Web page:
Page 162. Long teeth are a favourite adjunct to horrible personalities in folk-fancy. There is in my Leabhar Sgeuluigheachta, another story of a hag of the long tooth; and in a story I got in Connacht, called the Speckled Bull, there is a giant whose teeth are long enough to make a walking-staff for him, and who invites the hero to come to him until I draw you under my long, cold teeth.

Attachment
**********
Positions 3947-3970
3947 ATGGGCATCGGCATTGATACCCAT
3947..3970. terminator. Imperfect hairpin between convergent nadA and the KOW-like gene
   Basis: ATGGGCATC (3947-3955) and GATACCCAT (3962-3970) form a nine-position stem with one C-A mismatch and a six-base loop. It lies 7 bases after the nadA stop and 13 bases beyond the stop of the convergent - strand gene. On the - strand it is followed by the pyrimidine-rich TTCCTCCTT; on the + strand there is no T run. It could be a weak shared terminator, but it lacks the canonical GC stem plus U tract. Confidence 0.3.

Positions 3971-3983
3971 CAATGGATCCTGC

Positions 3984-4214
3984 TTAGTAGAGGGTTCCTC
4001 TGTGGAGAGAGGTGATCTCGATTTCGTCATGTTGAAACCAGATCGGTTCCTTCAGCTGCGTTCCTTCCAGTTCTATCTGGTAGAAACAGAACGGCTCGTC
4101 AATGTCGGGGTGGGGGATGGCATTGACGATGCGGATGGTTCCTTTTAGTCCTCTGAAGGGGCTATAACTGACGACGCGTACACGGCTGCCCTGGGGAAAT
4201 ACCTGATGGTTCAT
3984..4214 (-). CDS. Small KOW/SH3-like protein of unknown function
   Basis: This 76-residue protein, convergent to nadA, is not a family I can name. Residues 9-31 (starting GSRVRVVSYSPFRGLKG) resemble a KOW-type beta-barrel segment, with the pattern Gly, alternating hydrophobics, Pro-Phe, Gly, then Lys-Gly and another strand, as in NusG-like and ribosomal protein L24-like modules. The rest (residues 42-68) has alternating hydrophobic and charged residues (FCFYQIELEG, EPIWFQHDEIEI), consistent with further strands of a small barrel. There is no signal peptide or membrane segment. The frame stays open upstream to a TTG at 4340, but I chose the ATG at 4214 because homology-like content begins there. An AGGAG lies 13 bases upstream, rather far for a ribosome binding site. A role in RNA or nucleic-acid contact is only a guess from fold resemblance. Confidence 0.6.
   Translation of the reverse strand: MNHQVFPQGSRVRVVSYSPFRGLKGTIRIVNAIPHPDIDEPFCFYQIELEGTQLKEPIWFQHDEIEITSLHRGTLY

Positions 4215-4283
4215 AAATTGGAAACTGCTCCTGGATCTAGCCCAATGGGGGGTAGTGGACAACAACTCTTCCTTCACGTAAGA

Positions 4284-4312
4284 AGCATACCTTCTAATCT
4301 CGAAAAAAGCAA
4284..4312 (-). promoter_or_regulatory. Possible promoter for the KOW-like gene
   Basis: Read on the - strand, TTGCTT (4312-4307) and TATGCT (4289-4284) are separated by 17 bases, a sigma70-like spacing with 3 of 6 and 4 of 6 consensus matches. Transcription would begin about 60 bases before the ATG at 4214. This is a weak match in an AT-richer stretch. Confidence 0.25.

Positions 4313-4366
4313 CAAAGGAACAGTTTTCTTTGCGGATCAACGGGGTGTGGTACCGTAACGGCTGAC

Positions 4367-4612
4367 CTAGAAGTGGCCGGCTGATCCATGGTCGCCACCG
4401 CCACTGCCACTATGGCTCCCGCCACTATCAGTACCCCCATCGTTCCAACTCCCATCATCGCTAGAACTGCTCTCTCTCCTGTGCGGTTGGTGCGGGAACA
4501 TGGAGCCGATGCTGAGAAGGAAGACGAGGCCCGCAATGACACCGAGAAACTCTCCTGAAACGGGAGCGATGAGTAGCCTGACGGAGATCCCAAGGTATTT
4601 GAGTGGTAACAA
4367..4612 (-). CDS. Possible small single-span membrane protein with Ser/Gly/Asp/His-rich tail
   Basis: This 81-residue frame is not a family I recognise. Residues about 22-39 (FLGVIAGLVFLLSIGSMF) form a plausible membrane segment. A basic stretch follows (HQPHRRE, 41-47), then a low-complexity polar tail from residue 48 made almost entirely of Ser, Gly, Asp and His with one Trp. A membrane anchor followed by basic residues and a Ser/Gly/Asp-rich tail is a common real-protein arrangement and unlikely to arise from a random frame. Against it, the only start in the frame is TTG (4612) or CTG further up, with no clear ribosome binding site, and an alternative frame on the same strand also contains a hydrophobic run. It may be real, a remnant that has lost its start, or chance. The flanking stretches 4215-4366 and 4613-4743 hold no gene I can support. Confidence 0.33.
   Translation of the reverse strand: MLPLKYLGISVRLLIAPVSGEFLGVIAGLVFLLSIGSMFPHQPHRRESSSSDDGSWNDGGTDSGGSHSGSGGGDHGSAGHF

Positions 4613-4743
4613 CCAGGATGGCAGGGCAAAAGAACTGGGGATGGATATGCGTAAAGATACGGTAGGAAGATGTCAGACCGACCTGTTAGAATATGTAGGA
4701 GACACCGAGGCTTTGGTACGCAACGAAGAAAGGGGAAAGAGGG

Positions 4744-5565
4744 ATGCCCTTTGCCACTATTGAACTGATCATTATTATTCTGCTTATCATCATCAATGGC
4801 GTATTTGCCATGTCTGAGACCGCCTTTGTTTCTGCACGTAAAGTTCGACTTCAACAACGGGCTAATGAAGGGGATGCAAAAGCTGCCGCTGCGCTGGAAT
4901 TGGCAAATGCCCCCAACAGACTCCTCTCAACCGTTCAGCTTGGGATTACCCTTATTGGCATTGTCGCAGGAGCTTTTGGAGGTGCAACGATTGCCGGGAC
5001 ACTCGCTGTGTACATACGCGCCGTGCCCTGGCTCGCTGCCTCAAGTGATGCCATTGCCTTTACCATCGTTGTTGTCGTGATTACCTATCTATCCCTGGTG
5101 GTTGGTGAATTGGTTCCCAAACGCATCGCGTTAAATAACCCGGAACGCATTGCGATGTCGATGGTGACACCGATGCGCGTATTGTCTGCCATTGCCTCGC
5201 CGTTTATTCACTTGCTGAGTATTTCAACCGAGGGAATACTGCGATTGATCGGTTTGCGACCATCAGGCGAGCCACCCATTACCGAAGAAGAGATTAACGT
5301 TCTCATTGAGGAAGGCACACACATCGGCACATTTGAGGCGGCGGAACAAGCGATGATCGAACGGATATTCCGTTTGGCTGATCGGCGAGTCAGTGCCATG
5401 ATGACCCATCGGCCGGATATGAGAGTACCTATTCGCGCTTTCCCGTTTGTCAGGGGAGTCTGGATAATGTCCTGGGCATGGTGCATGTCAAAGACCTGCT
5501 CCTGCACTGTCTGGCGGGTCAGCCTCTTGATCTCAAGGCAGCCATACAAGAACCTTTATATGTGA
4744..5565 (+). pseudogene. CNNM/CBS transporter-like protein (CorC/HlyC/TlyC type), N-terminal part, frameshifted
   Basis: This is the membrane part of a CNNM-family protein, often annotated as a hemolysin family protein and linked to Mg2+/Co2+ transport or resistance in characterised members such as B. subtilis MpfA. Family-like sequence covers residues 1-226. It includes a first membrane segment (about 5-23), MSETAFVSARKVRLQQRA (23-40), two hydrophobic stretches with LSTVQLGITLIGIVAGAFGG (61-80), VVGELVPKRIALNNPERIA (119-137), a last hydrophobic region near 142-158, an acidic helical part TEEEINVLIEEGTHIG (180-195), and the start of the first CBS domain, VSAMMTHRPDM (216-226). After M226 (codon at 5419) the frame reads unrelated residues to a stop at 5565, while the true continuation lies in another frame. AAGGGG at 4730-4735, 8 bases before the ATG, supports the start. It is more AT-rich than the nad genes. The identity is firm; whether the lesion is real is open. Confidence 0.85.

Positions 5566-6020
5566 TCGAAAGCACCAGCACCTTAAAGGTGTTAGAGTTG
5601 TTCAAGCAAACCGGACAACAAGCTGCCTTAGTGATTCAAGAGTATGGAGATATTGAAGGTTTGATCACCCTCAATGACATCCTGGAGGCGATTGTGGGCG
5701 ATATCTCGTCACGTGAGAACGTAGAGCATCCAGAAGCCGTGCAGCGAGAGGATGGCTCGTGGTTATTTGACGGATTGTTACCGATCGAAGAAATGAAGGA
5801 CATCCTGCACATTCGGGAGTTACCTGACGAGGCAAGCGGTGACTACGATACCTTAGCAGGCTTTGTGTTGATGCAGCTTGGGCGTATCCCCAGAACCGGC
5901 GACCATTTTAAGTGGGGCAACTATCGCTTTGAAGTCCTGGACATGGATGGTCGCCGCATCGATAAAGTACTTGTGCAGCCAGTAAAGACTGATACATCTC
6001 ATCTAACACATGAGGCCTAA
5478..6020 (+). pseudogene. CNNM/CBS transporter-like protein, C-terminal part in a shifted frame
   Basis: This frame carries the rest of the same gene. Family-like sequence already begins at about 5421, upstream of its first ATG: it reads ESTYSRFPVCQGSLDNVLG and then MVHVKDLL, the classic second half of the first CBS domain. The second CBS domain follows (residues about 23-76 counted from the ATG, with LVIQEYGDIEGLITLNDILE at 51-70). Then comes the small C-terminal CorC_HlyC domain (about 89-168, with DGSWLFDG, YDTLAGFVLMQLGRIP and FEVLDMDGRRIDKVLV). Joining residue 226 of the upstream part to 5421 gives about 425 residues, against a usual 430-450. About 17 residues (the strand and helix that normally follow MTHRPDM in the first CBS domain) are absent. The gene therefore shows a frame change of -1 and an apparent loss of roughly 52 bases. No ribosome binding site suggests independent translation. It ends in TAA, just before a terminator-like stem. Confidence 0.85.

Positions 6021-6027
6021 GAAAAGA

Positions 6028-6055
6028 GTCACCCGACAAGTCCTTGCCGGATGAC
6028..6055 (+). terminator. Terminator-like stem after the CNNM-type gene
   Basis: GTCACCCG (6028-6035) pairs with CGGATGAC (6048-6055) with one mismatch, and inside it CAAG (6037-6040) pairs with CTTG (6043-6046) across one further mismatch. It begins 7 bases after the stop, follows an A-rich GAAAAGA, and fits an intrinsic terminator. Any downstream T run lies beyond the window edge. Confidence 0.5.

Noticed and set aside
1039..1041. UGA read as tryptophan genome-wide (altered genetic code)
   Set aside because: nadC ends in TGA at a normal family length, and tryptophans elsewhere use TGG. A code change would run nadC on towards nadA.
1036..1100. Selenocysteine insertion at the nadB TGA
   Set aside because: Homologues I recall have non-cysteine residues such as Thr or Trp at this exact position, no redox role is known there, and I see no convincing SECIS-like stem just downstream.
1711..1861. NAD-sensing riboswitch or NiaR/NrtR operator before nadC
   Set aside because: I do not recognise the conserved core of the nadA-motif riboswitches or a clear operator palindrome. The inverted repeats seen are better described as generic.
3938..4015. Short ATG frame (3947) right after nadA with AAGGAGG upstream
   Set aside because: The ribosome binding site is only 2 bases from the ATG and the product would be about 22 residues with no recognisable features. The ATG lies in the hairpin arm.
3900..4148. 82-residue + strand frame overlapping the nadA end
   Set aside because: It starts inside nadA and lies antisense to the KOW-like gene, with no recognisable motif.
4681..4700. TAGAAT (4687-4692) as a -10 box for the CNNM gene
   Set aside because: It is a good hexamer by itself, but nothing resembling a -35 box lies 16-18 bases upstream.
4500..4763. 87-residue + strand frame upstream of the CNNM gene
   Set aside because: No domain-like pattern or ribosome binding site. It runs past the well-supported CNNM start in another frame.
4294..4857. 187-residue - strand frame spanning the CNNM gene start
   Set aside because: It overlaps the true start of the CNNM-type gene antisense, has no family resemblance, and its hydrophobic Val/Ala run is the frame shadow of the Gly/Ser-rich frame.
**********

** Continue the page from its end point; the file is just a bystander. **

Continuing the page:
Loughlinn is a little village a few miles to the north-west of Castlerea, in the county Roscommon, not far from Mayo; and Drimnagh wood is a thick plantation close by. Ballyglas is the adjoining townland. There are two of the same name, upper and lower, and I do not know to which the story refers. [In this very curious tale a family tradition seems to have got mixed up with the common belief about haunted raths and houses. It is not quite clear why the daughters should be bespelled for their father's sin. This conception could not easily be paralleled, I believe, from folk-belief in other parts of Ireland. I rather take it that in the original form of the story the sisters helped, or, at at all events, countenanced their father, or, perhaps, were punished because they countenanced the brothers parricide. The discomfiture of the priest is curious. A(lfred) N(utt).